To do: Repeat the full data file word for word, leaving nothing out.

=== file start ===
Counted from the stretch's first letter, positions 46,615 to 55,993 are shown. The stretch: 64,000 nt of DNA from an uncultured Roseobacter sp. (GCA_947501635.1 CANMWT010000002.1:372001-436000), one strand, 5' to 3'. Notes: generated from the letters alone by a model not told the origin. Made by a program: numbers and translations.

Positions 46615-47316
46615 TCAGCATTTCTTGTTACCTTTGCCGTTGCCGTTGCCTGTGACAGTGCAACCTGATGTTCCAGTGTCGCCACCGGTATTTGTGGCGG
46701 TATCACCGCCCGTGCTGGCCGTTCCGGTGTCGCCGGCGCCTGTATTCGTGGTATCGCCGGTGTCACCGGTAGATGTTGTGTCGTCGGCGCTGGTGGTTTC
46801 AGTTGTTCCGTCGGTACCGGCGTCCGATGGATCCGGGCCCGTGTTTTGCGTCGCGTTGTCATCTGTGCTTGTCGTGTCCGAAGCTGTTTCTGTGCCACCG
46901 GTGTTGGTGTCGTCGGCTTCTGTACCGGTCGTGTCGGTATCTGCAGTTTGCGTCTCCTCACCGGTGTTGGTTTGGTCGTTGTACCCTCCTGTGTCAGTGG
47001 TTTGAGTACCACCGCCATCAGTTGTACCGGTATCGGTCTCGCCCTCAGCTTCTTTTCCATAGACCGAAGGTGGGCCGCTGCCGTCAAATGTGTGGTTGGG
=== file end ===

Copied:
Counted from the stretch's first letter, positions 46,615 to 55,993 are shown. The stretch: 64,000 nt of DNA from an uncultured Roseobacter sp. (GCA_947501635.1 CANMWT010000002.1:372001-436000), one strand, 5' to 3'. Notes: generated from the letters alone by a model not told the origin. Made by a program: numbers and translations.

Positions 46615-47316
46615 TCAGCATTTCTTGTTACCTTTGCCGTTGCCGTTGCCTGTGACAGTGCAACCTGATGTTCCAGTGTCGCCACCGGTATTTGTGGCGG
46701 TATCACCGCCCGTGCTGGCCGTTCCGGTGTCGCCGGCGCCTGTATTCGTGGTATCGCCGGTGTCACCGGTAGATGTTGTGTCGTCGGCGCTGGTGGTTTC
46801 AGTTGTTCCGTCGGTACCGGCGTCCGATGGATCCGGGCCCGTGTTTTGCGTCGCGTTGTCATCTGTGCTTGTCGTGTCCGAAGCTGTTTCTGTGCCACCG
46901 GTGTTGGTGTCGTCGGCTTCTGTACCGGTCGTGTCGGTATCTGCAGTTTGCGTCTCCTCACCGGTGTTGGTTTGGTCGTTGTACCCTCCTGTGTCAGTGG
47001 TTTGAGTACCACCGCCATCAGTTGTACCGGTATCGGTCTCGCCCTCAGCTTCTTTTCCATAGACCGAAGGTGGGCCGCTGCCGTCAAATGTGTGGTTGGG